Grant County Oregon History: Land, Water and Climate
Grant County was established on October 14, 1864, from parts of old Wasco and old Umatilla counties. Prior to its creation, cases brought to court were tried in The Dalles, county seat of the vast Wasco County.
The great distance to The Dalles made law enforcement a difficult problem, and imposed a heavy burden on citizens who had a need to transact business at the courthouse. In 1889, more than half of the southern part of the original Grant County was taken to form Harney County. Also in 1899, a small part of northwestern Grant County was taken (along with parts of Crook and Gilliam counties) to form Wheeler County.
After gold was discovered in 1862 on Whiskey Flat, it has been estimated that within ten days 1,000 miners were camped along Canyon Creek. This increased population created a need for county government.
Grant County’s government operates in accordance with the Oregon Constitution which was ratified by the People of Oregon in November 1857, and the revised Statutes of Oregon. It employs the old-western county government system: the County Court, with a County Judge and two Commissioners. While the County Court no longer exercises much judicial authority, it serves as the executive branch of county government. There are no parishes or villages in Grant County, and while the term ‘town’ is often used locally to describe one of the incorporated cities, surveyed townships have nothing to do with political divisions or organization in Oregon.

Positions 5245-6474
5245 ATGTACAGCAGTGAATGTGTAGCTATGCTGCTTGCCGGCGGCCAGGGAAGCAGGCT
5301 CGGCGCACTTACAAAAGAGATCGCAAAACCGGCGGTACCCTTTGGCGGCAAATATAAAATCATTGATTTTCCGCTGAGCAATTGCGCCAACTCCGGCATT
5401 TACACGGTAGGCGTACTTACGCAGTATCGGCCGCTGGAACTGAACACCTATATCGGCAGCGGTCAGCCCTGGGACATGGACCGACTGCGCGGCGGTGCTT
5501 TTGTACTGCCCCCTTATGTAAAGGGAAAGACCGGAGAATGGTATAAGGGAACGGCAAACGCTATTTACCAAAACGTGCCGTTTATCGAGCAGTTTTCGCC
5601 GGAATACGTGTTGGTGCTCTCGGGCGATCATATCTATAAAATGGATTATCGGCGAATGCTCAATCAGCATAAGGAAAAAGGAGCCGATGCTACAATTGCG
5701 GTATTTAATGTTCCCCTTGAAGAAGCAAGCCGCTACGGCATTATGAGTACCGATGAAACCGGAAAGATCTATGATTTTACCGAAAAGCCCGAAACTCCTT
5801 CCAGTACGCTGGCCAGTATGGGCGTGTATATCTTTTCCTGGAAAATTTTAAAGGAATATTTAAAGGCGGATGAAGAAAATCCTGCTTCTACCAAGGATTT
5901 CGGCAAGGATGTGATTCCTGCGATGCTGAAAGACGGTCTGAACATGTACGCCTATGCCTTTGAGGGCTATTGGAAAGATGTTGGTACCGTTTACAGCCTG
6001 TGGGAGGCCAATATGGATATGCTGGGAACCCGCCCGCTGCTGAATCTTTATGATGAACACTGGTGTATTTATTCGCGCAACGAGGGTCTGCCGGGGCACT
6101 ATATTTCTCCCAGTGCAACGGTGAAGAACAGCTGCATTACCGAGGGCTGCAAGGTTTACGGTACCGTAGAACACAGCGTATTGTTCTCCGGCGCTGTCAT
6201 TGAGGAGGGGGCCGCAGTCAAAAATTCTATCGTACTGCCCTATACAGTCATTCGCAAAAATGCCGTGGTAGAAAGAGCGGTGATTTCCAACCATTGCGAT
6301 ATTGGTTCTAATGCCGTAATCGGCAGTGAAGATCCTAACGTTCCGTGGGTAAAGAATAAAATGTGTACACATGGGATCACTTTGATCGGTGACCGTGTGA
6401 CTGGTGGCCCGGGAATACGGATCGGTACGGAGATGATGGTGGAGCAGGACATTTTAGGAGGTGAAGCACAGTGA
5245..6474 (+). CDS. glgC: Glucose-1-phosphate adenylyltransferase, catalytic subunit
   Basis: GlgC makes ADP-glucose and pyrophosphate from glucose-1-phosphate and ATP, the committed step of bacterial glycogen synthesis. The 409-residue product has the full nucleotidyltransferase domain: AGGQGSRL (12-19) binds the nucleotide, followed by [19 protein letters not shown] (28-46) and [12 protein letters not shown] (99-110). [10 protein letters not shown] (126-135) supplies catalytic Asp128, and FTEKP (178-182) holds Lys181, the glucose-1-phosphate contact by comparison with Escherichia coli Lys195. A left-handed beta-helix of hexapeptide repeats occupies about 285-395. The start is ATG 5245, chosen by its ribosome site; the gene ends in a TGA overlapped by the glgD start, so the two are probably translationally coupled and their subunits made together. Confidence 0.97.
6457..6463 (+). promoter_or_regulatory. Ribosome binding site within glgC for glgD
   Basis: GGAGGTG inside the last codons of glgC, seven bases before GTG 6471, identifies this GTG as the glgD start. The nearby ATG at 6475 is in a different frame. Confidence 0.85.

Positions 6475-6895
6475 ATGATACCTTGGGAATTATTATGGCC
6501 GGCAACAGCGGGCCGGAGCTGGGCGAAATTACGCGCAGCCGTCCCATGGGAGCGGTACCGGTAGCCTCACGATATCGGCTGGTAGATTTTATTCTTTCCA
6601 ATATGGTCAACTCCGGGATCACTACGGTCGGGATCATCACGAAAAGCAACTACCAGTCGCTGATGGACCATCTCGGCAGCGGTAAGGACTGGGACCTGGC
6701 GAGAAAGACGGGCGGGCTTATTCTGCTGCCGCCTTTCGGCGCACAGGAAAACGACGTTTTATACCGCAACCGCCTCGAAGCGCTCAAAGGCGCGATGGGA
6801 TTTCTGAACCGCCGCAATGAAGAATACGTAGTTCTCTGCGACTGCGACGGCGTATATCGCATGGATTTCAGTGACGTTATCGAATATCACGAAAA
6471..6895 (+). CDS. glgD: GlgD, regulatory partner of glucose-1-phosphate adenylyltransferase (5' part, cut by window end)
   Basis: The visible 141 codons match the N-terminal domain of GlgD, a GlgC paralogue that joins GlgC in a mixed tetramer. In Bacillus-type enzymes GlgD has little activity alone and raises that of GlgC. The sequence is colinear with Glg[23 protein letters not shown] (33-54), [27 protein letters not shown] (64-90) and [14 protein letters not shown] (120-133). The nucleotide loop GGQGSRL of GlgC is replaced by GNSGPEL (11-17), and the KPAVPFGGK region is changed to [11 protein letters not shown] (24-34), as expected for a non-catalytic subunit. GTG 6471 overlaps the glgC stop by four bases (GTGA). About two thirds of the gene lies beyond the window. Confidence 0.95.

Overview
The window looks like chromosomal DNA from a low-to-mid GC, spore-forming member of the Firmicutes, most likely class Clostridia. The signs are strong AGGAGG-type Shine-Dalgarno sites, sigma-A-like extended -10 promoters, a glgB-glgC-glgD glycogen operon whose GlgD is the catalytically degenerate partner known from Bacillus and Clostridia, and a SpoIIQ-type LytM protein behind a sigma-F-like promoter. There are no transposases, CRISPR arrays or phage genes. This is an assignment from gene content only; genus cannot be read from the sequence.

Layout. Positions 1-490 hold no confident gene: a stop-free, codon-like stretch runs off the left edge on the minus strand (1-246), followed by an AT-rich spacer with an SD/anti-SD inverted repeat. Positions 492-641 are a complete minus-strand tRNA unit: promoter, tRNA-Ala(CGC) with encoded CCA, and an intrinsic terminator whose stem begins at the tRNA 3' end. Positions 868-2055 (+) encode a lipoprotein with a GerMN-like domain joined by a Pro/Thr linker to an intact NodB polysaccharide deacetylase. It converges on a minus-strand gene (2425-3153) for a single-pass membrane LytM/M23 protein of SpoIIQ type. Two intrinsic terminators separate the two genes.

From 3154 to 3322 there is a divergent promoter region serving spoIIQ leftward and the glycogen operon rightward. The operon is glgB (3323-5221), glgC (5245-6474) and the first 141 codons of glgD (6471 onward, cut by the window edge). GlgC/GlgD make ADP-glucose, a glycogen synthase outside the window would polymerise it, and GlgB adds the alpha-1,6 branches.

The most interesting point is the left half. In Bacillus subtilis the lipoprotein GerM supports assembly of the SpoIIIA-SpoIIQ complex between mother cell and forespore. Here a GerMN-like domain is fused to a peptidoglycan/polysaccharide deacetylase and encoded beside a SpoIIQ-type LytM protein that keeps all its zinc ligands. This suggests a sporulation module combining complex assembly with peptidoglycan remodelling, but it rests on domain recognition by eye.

The third man to serve as County Judge of Grant County was Cincinnatus Hiner ‘Joaquin’ Miller (1837-1913), the noted poet, playwright, and western naturalist, called the ‘Poet of the Sierras’ and the ‘Byron of the Rockies’.
The county seat is Canyon City, which served as the chief community of the county for many years. In 1864, when the county was organized, Canyon City is said to have boasted the largest population of any community in Oregon. Mining and ranching, along with timber and then the service and public works that followed, brought people into the area and communities grew around the natural centers of industry and agriculture. Since the 1930s, the city of John Day has served as the main economic center of the county, and boasts the largest population.
Most of Grant County is drained by the four forks of the John Day River, all of which have their headwaters in the county. The John Day River system drains some 7,900 square miles.
It is the third longest free-flowing river in the lower 48 states and has more miles of federal ‘Wild and Scenic River’ designation than any other river in the United States.
The river system in Grant County includes the upper 100 miles of the Main Stem, all of the 112 miles of the North Fork, all 75 miles of the Middle Fork, and all 60 miles of the South Fork of the John Day River. From Grant County, the lower John Day River flows another 184 miles to its confluence with the Columbia River. The southeastern corner of the county includes the headwaters of the Malheur and Little Malheur rivers, which find their way to the Snake River. The southern part of Grant County includes the northern-most reaches of the Great Basin, including the Silvies River watershed, which flows south into Harney Lake in the High Desert of Eastern Oregon. A small area in the southwestern corner of Grant County is in the Crooked River and Des Chutes River watersheds
Average temperatures in the county range from the warmest community, Monument, with average daily highs/lows of 90/50 degrees F in July and 42/22 degrees F in January, to the coolest community, Seneca, with average daily highs/lows of 80/38 degrees F in July and 33/8 degrees F in January. Extreme temperatures in the county show 30-year highs/lows of: 103/-37 F at Austin; 112/-23 F at John Day; 108/-25 F at Long Creek; 112/-26 F at Monument; and 100/-48 F at Seneca.